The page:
I’m usually a huge fan of any books on running (especially memoirs), but this one fell a bit flat for me. Had it not been for a few polished pieces re-published in this about some of his more important races (that had been published previously in magazines and such), this would have gotten just two stars for me, probably. Although Murakami has been such a big runner for so many years and it’s such a big part of his life, I didn’t feel much of a passion at all coming from the memoir–it was almost like throughout, he was just reiterating, “Well, I guess I’ll just keep this up as long as I can because I figure it’s good for me. So there you have it.”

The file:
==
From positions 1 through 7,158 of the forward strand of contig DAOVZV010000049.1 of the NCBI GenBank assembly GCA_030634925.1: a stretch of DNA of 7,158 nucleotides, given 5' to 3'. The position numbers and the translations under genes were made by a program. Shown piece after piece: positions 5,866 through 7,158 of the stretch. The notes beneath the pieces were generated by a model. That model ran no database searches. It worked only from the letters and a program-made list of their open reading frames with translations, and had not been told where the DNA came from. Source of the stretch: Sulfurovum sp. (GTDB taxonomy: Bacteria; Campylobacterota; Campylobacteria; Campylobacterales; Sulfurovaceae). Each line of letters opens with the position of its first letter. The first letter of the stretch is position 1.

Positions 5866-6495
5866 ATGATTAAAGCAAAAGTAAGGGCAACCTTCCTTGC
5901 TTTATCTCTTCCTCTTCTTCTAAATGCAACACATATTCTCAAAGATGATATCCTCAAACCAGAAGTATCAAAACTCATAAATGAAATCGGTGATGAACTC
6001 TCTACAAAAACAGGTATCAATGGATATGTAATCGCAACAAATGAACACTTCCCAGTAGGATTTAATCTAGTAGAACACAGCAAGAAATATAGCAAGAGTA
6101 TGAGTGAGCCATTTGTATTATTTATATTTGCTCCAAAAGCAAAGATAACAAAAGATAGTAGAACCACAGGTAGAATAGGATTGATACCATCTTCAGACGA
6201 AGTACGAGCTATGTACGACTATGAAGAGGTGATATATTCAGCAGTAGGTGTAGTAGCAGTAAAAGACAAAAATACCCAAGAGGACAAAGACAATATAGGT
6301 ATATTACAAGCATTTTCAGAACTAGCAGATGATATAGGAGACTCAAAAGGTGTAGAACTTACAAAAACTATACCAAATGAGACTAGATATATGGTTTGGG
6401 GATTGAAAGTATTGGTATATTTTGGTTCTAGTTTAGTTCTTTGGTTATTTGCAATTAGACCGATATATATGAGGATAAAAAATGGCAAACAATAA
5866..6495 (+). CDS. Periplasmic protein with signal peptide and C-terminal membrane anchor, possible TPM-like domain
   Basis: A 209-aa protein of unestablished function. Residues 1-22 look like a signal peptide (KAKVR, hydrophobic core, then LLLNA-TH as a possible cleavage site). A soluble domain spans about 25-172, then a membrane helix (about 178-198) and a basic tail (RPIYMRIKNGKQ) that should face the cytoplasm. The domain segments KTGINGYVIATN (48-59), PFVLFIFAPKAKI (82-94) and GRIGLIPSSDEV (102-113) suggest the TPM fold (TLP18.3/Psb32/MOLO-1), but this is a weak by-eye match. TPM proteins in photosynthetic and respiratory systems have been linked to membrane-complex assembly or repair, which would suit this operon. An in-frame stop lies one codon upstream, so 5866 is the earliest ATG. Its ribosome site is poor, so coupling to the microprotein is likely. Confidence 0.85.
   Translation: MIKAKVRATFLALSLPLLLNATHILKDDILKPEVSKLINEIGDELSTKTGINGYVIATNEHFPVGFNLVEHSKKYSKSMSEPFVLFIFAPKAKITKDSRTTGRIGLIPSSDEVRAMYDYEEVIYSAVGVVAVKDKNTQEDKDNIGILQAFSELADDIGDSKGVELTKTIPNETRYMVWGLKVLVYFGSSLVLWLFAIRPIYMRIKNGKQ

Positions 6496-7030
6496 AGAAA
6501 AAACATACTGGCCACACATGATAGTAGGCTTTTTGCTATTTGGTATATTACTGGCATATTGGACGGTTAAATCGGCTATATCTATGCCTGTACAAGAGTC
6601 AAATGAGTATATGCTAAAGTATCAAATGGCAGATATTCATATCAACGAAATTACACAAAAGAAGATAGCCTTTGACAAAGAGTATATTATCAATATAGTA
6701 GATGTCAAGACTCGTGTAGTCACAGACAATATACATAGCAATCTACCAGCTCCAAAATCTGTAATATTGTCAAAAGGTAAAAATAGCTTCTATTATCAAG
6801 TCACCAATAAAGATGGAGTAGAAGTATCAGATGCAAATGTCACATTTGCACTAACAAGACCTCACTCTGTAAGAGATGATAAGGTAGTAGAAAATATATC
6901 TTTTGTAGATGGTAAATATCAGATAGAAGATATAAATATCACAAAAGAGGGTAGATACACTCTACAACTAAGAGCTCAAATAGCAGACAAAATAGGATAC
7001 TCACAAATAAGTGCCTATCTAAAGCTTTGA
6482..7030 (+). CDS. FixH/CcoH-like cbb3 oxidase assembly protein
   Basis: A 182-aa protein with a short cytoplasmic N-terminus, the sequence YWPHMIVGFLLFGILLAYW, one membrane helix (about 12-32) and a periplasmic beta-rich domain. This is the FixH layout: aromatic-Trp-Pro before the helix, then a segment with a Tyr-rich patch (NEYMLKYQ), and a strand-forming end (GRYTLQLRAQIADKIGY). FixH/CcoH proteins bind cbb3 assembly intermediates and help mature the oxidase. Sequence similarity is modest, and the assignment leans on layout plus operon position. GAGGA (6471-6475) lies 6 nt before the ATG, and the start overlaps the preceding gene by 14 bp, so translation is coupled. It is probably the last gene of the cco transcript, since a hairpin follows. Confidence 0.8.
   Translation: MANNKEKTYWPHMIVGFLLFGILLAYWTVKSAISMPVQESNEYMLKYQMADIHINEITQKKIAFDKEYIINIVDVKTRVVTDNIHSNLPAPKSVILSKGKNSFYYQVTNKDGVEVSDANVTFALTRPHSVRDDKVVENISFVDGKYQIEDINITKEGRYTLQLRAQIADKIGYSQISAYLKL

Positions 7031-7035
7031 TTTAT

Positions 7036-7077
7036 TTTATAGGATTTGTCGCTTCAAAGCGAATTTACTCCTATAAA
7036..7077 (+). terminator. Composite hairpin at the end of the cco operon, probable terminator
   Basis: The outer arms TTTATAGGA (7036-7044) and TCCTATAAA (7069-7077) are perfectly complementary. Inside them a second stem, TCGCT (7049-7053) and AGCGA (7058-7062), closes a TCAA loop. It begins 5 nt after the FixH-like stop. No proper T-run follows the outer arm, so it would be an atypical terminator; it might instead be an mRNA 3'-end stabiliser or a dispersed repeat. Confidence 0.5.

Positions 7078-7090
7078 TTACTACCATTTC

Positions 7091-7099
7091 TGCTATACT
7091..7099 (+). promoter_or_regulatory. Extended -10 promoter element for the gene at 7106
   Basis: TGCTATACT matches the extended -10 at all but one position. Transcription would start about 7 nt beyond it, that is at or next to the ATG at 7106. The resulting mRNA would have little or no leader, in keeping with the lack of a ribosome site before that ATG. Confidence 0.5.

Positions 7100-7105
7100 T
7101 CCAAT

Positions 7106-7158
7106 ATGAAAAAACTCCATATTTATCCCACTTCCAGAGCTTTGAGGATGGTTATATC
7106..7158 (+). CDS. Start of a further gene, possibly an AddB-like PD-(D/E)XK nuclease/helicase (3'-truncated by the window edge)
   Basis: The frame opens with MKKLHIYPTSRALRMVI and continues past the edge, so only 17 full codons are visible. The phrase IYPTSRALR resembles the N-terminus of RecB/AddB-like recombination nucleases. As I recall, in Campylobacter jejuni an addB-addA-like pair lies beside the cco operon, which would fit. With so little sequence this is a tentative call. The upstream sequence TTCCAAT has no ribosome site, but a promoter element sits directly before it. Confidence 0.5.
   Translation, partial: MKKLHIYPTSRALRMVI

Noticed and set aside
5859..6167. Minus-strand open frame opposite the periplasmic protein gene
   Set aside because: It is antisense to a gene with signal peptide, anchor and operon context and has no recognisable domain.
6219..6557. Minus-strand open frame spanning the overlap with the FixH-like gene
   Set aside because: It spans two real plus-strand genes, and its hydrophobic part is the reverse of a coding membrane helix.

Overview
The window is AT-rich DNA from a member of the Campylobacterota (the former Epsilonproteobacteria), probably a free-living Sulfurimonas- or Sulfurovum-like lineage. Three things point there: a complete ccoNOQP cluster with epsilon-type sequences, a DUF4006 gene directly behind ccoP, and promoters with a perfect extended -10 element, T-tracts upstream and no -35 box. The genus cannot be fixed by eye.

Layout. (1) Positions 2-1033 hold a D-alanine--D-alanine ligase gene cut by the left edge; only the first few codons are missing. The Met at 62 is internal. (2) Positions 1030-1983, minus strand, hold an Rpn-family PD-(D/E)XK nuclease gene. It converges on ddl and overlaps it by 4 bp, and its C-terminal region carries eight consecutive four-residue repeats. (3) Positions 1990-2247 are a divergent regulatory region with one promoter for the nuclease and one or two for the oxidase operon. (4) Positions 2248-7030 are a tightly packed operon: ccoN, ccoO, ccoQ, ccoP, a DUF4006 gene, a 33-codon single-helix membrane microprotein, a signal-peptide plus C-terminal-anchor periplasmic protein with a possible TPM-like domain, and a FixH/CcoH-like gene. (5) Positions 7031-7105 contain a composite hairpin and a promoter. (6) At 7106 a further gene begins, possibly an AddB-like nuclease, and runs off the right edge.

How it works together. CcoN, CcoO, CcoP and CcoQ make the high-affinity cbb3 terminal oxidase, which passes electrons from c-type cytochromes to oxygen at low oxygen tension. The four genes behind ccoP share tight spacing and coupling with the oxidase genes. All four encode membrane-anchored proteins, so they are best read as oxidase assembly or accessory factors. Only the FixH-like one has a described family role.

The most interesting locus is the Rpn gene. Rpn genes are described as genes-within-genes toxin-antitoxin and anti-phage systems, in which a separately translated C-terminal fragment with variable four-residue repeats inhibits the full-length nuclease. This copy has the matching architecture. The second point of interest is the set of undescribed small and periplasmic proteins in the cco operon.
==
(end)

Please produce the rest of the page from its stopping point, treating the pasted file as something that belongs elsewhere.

Since this got its own post, I won’t go into more detail here—I’ll merely reiterate that though this was kind of fun for my geeky Potter self to dive back into the magical world of Hogwarts, I’ll never consider it as part of the Harry Potter canon.
***Note on all of these titles: I definitely seem to be in the minority for these books. If you look on Goodreads, these books have high ratings by readers (especially the Ferrante), so take my reviews with a grain of salt, as it appears that almost everybody thought otherwise on these.